Title:
Accumulator
Kind Code:
A1


Abstract:
The accumulator comprises a body, a separator, negative and positive electrodes made of carbon material and an electrolyte solution containing halogenide ions. The accumulator is characterised in that the positive electrode contains absorbed halogen when charged



Inventors:
Popov, Andrey Veniaminovich (Saint-Petersburg, RU)
Kuzmin, Gennady Yakovlevich (Saint-Peterburg, RU)
Application Number:
10/488346
Publication Date:
12/30/2004
Filing Date:
08/30/2004
Primary Class:
Other Classes:
429/231.8, 429/199
International Classes:
H01M12/06; H01M10/05; H01M10/36; H01M4/38; (IPC1-7): H01M10/36; H01M4/58
View Patent Images:



Primary Examiner:
CANTELMO, GREGG
Attorney, Agent or Firm:
YOUNG & THOMPSON (209 Madison Street Suite 500, Alexandria, VA, 22314, US)
Claims:
1. A rechargeable battery containing a tank, a separator, a negative electrode, a positive electrode made of a carbon material and electrolyte solution which contains halide ions, characterized in that the positive electrode in its charged state contains adsorbed chlorine in an amount of not less than 0.3 g, or adsorbed bromine in an amount of not less than 0.4 g, or adsorbed iodine in an amount of not less than 0.5 g, per 1 g of the carbon material, the carbon material having a specific surface ensuring adsorption of the said amounts of halogens.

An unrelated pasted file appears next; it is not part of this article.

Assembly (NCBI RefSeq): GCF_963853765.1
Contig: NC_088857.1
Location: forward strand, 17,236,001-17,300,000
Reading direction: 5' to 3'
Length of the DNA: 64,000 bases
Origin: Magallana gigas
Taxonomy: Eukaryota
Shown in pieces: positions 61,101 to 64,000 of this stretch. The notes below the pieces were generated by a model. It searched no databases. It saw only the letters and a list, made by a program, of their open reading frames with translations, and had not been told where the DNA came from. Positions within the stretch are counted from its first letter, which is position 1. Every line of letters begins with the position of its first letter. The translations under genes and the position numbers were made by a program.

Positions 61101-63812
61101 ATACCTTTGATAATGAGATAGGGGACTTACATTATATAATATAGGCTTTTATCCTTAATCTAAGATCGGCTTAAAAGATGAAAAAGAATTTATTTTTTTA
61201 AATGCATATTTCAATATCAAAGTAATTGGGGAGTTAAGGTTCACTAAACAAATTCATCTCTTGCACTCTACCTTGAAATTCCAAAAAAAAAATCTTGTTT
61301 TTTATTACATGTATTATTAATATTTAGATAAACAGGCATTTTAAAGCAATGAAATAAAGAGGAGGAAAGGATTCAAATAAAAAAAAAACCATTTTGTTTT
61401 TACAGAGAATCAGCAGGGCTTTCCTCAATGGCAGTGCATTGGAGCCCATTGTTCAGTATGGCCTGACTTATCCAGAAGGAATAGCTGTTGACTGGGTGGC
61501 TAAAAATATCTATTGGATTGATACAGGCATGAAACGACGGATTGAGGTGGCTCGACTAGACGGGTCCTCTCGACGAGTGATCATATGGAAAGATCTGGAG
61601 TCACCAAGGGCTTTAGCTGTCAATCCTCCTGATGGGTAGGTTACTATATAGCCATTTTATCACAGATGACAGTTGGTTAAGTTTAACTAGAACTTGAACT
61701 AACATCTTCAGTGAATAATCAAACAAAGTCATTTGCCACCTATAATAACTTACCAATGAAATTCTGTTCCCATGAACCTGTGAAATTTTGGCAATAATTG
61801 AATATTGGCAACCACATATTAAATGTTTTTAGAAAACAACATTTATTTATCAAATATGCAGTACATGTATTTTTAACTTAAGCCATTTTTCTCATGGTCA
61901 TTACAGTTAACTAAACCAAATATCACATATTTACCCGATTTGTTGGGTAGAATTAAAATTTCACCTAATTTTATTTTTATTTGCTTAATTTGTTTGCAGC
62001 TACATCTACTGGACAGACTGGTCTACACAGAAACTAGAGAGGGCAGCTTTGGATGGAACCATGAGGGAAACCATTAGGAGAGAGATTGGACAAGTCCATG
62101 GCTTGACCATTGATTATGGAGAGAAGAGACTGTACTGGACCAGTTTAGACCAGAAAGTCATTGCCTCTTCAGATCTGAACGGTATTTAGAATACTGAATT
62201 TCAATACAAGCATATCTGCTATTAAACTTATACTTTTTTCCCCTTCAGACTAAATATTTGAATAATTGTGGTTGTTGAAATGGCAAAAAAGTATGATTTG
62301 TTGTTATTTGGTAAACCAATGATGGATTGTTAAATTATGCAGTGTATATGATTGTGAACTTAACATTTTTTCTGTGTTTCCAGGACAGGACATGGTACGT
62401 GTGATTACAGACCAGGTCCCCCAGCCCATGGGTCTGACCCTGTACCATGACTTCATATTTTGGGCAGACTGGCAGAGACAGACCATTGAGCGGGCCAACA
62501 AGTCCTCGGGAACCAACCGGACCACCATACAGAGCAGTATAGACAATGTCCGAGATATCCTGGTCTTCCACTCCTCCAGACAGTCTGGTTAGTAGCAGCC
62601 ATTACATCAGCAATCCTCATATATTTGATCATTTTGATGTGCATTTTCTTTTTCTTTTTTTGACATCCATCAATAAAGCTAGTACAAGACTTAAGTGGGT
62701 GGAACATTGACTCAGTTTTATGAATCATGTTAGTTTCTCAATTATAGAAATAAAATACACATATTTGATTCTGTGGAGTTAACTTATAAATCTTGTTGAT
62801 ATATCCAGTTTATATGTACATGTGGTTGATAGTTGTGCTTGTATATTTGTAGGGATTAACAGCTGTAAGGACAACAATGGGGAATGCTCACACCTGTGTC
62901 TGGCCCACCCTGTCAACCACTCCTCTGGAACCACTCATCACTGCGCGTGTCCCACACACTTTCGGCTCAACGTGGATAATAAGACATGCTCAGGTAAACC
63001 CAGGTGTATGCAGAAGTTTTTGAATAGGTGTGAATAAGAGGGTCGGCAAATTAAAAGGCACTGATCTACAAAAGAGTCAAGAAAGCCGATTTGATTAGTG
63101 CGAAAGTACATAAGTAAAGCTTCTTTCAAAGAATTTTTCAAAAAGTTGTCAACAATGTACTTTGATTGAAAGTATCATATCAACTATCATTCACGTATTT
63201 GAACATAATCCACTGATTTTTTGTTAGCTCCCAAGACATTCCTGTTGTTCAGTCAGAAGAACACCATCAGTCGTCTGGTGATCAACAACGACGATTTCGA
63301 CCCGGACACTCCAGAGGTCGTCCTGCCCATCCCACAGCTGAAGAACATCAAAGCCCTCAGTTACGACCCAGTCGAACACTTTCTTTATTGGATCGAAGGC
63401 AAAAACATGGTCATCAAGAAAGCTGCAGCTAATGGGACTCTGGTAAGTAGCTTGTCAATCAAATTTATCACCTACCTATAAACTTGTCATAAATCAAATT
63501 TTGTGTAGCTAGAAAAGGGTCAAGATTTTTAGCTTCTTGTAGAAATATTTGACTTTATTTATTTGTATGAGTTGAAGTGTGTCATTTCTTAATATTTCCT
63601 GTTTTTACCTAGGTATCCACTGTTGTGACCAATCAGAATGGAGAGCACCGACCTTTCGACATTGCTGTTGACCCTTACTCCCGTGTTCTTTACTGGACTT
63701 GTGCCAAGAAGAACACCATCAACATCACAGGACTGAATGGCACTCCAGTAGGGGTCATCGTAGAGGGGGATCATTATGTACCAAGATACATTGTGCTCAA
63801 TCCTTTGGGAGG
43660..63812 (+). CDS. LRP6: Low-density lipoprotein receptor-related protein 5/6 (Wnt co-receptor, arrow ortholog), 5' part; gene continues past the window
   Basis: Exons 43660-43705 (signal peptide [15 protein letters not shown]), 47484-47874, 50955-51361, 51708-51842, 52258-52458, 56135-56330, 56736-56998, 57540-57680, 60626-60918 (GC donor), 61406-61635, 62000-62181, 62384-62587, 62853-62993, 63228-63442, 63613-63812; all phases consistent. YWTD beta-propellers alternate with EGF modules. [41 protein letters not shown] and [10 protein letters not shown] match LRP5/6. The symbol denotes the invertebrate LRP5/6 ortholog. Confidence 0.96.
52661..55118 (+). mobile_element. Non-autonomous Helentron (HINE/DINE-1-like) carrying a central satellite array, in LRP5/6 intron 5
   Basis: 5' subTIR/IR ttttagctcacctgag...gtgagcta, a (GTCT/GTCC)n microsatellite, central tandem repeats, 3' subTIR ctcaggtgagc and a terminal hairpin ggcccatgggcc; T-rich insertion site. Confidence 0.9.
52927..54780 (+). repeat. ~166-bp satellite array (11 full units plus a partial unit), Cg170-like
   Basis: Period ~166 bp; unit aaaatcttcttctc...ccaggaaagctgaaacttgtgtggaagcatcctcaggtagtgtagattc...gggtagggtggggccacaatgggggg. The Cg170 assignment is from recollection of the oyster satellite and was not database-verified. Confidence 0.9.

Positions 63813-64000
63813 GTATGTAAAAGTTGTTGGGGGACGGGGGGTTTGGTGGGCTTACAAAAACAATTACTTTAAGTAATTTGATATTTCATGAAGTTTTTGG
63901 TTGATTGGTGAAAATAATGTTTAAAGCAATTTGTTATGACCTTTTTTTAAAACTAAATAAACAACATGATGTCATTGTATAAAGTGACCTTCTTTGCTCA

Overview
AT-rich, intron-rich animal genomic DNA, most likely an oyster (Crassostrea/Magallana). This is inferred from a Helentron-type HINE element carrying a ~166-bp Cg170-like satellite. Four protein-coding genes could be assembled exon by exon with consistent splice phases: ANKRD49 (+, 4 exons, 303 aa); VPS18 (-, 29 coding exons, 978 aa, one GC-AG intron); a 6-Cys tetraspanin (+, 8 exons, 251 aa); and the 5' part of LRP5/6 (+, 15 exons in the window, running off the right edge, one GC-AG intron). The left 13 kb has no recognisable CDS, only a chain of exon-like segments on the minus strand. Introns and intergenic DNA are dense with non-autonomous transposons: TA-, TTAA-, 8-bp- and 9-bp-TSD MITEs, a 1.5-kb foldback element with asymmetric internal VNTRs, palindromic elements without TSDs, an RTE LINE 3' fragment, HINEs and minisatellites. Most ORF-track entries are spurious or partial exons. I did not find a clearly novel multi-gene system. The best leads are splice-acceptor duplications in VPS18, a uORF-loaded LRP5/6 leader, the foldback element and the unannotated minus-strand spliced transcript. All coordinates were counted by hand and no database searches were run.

2. A rechargeable battery according to claim 1, characterized in that the carbon material of the positive electrode has a specific surface of not less than 500 m2/g.

3. A rechargeable battery according to claim 1, characterized in that that the positive electrode is made of a material selected from the group comprising activated carbon, graphite, activated graphite, activated carbon black, colloid carbon, pyrocarbon, and mixtures thereof.

4. A rechargeable battery according to claim 1, characterized in that that the carbon material of the positive electrode is in the form of powder, paste, fabric, felt, carbon fibers, activated carbon filaments, granules, tablets, rods, or their combinations.

5. A rechargeable battery according to claim 1, characterized in that that the negative electrode contains a carbon material with a specific surface of not less than 300 m2/g.

6. A rechargeable battery according to claim 1, characterized in that that the negative electrode contains a material selected from the group including zinc, lithium, lithium alloy, and intercalated lithium.